A financial services director found guilty of conning investors out of millions of pounds in one of the biggest frauds of its kind in Scotland has been jailed for 14 years.
Alistair Greig, 66, who ran Aberdeen-based Midas Financial Solutions (Scotland), fraudulently obtained £13m.
The High Court in Edinburgh heard that some investors lost their life savings.
Formerly of Cairnbulg, Aberdeenshire, then Boston, Lincolnshire, Greig funded personal investments.
These featured property, including a holiday home in Cornwall, and a classic car business.
He treated himself to Bentley and Range Rover cars, and spent lavishly on trips to Old Trafford to see Manchester United and to Cheltenham and Ascot for horse racing meetings.
Greig told his own clients and advisers that he had access to a high interest account because of his connections.
Investors were led to believe that their money was safe in secured deposits with a guaranteed return.
The court heard that some clients received payments under the scheme he ran but the cash was coming from money deposited by other investors.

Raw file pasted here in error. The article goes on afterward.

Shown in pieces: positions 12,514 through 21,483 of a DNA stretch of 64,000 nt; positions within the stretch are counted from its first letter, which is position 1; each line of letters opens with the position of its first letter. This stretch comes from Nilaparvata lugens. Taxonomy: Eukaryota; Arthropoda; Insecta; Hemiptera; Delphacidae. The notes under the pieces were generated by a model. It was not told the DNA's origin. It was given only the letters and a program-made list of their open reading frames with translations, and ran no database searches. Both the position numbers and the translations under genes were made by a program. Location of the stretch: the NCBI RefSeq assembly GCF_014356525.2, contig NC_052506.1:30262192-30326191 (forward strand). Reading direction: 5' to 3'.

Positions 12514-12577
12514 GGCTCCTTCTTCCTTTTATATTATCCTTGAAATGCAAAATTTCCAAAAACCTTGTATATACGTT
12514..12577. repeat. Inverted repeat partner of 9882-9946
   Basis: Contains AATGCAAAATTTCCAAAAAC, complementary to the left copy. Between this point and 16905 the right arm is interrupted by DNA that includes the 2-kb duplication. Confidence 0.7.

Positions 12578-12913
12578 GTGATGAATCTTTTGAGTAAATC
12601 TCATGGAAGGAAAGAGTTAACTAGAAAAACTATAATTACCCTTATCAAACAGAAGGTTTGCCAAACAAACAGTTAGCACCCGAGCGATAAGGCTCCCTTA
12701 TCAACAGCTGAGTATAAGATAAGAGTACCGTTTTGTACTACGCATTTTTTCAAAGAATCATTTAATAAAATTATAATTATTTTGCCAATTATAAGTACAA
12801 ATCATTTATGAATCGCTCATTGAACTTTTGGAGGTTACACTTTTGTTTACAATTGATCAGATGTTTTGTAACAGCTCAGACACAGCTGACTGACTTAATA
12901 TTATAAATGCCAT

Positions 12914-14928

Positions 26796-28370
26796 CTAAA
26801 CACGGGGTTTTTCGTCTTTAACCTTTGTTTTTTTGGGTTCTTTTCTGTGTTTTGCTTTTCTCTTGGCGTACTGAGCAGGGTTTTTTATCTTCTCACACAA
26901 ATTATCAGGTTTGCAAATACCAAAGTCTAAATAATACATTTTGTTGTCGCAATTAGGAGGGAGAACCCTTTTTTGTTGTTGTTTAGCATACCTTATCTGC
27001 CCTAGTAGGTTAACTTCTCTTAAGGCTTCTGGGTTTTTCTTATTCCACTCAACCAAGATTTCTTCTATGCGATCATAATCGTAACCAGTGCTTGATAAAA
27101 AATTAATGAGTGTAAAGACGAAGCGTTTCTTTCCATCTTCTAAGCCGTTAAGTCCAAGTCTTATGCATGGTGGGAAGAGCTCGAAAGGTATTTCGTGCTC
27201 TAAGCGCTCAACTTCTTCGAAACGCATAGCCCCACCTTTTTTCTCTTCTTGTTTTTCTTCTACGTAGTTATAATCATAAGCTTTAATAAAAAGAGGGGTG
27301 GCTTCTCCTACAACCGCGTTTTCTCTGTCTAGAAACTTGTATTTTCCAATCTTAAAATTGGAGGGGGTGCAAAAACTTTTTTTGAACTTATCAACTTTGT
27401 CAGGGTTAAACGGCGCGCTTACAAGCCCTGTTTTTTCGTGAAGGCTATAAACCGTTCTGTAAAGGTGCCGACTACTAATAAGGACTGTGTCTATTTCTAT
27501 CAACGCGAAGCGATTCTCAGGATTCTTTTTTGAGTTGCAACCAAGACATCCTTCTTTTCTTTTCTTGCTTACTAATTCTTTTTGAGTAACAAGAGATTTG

Greig, who had denied committing the fraud and blamed a former business associate for the losses, claimed he felt sympathy for the victims.
He told his trial: "My heart goes out to all of them. There is nothing I can do. I have lost every single thing I had, the properties, my home, everything. I know exactly how they feel. It has happened to me."
One man told the court that as a result of the fraud he was unable to move abroad with his wife who has cancer.
Judge Lord Tyre said: "Most of all I take account of the devastating impact that this fraud has had on a very large number of people, whose trust you deliberately and cruelly betrayed.
"You knew that the money you obtained from these people was earning nothing. You helped yourself to it whenever you felt like it."
He added: "Right until the end you encouraged friends to deposit funds to maintain the pretence, even when you must have known that they would probably lose everything."
Jennifer Harrower, procurator fiscal for specialist casework, said after the case: "The scale of Alistair Greig's fraud was vast - he spent years lying to many people in order to defraud them out of millions of pounds.
"In some cases, he took the life savings of people who had worked to save for retirement. All this to fund his own lifestyle.
"This sentence is the end of a lengthy and complex investigation that required the dedication of a skilled and knowledgeable team to bring it to prosecution."
Some may now recover some of their losses through the Financial Services Compensation Scheme.